Abstract: (see Poster Gallery) Adjustment to Academic Life Among Student Veterans (Society for Social Work and Research 27th Annual Conference - Social Work Science and Complex Problems: Battling Inequities + Building Solutions)

All in-person and virtual presentations are in Mountain Standard Time Zone (MST).

SSWR 2023 Poster Gallery: as a registered in-person and virtual attendee, you have access to the virtual Poster Gallery which includes only the posters that elected to present virtually. The rest of the posters are presented in-person in the Poster/Exhibit Hall located in Phoenix A/B, 3rd floor. The access to the Poster Gallery will be available via the virtual conference platform the week of January 9. You will receive an email with instructions how to access the virtual conference platform.

318P (see Poster Gallery) Adjustment to Academic Life Among Student Veterans

Friday, January 13, 2023
Phoenix C, 3rd Level (Sheraton Phoenix Downtown)
* noted as presenting author
Fary Maldonado, Honolulu Veteran Center Specialist/PhD Student, University of Hawaii Manoa, Honolulu, HI
Jing Guo, PhD, Associate Professor, PhD Program Chair, Department Chair, University of Hawaii at Manoa, Honolulu, HI
Background and Purpose. Previous research has suggested a potential link between veterans’ experiences and the process of post-traumatic growth (PTG), which can improve the individuals’ chances of successful rehabilitation. Higher Education provides a unique setting for veterans to transition to civilian life and possibly experience post-traumatic growth, in the areas of gaining personal strength, appreciation of life, and gaining new experiences. The goal of the present study was to establish the connection between academic excellence, adjustment to academic life, and extracurricular activities in a sample of student veterans. A hypothesis in the study suggested that participation in extracurricular activities would increase adjustment to academic life in student veterans and promote their adaptation to academic life.

Methods. A sample of 164 student veterans aged 27 to 77 from the University of Hawaii at Mānoa was surveyed. The participants were asked to complete a series of questionnaires to gather information on the extracurricular activities attended, veteran status, adjustment to academic life, and academic performance. Descriptive statistics were calculated to analyze the gathered data and ascertain the respondents' traits. The dependent variables were adjustment to academic life and academic excellence; the key independent variable was engagement in extracurricular activities.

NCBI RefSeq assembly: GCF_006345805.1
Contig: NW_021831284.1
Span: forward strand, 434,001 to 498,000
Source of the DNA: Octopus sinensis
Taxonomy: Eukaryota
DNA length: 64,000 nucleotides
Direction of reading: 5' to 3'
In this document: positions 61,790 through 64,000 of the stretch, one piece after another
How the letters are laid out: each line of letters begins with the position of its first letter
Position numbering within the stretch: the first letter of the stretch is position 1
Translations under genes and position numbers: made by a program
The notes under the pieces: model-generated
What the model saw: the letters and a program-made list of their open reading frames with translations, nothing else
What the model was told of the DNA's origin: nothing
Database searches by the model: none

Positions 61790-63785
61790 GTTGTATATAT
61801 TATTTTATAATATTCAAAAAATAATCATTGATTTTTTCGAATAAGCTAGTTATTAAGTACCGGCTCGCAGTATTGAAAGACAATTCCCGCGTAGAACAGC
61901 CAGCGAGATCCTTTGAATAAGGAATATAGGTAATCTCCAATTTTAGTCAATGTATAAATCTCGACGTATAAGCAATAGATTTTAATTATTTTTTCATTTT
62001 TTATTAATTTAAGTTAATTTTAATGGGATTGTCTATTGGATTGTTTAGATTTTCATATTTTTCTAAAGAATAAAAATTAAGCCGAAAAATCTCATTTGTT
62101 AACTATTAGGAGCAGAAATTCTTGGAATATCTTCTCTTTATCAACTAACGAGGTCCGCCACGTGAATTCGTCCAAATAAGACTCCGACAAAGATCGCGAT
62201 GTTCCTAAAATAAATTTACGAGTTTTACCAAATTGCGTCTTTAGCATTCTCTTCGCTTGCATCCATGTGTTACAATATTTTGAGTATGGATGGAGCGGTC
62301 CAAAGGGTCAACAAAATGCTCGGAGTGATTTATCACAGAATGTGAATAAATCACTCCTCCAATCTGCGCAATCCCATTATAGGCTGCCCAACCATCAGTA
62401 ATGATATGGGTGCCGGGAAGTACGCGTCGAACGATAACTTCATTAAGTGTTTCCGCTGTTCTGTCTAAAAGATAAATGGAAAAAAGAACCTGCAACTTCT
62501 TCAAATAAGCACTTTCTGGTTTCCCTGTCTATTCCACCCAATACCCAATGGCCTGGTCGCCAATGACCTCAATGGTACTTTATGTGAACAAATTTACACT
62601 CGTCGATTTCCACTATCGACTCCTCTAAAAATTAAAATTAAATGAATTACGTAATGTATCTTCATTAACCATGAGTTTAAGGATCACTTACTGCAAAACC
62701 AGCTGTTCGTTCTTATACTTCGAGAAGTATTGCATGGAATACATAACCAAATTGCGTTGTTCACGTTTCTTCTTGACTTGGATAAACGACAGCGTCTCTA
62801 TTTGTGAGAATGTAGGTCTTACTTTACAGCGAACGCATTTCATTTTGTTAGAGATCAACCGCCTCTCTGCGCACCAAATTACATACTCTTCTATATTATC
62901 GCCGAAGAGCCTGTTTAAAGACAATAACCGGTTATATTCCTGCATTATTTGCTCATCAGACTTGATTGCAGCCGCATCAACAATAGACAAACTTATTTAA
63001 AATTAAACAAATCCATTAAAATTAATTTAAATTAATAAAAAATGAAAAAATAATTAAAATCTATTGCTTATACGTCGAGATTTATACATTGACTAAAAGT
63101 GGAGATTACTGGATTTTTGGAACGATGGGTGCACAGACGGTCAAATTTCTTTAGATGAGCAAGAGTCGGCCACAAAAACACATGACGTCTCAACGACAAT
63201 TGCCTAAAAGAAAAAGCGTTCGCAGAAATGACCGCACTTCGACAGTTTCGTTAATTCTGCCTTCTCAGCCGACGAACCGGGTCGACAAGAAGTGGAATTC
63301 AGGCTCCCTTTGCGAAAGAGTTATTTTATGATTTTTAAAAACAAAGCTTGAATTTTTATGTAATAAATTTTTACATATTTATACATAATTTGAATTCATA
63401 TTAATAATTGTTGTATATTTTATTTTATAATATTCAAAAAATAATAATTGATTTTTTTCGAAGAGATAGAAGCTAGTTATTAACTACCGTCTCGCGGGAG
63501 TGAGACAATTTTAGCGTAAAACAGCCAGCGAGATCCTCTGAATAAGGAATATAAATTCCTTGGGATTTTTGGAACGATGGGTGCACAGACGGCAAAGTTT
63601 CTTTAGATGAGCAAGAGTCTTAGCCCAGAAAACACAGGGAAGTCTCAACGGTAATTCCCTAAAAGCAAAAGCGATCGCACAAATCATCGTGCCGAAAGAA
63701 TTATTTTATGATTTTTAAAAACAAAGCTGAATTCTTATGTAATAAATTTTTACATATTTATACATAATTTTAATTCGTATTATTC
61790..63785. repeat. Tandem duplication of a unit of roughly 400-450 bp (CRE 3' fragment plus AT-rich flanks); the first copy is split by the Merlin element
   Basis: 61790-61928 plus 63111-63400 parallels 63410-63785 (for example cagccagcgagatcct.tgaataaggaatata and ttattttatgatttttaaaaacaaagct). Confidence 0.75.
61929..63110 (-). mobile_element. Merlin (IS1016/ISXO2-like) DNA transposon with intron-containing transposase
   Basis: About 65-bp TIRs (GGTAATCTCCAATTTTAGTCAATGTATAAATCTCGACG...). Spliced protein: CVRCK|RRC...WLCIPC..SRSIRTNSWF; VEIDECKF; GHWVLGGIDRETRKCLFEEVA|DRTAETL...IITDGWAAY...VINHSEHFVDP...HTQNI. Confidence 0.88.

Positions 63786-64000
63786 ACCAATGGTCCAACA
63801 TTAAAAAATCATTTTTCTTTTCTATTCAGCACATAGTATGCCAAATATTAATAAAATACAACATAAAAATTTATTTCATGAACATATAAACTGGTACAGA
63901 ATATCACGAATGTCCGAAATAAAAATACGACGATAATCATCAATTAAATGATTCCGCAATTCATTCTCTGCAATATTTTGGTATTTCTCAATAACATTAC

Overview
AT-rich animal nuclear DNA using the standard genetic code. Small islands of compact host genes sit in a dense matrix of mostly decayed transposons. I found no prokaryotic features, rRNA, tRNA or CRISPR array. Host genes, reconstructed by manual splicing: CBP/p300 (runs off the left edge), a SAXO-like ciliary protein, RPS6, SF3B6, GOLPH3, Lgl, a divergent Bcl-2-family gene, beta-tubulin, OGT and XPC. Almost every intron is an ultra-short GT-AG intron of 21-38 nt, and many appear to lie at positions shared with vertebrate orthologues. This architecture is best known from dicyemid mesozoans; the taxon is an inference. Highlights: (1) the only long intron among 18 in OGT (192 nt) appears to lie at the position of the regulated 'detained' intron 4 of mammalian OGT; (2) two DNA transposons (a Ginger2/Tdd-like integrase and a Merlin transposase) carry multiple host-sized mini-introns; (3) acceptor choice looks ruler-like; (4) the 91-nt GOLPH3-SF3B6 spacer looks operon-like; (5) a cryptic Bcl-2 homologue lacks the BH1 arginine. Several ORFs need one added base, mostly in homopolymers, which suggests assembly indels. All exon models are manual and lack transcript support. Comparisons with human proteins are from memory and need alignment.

Results. The descriptive statistics tests revealed that 68% of the sample was 28-52 years old; 63% were men. 170 respondents were military veterans, out of which 164 individuals were enrolled in a higher education institution, and 99 participants engaged in extracurricular activities. The mean range for adjusting to academic life answers was 3.98, suggesting that most respondents adapted to academic life well. The regression model produced statistically significant results on the correlation between academic excellence and adjustment to academic life. In addition, it was established that student veterans with higher levels of engagement in extracurricular activities were more likely to report academic adjustment. Finally, findings from analyzing open-ended qualitative questions show that 24 respondents reported encountering significant challenges in adjusting to academic life. The main challenges came from relating to others, mostly due to the generational gap and military background. For instance, a respondent stated: “I struggle to relate to the younger generation. I am literally twice the age of most of my peers...”

Conclusions and Implications. The results of this study highlight the importance of extracurricular activities as a potential way to assist student veterans’ adjustment to academic life in student veterans' welfare and identify the challenges that student veterans have encountered. The results revealed that extracurricular activities attendance is likely to promote adjustment in student veterans. It has also been noted that student veterans can experience considerable issues when adapting to college life, as most student veterans are older than their peers and have a distinct military background. Future research should add more variables to the model, such as the type of military experience and PTSD symptoms.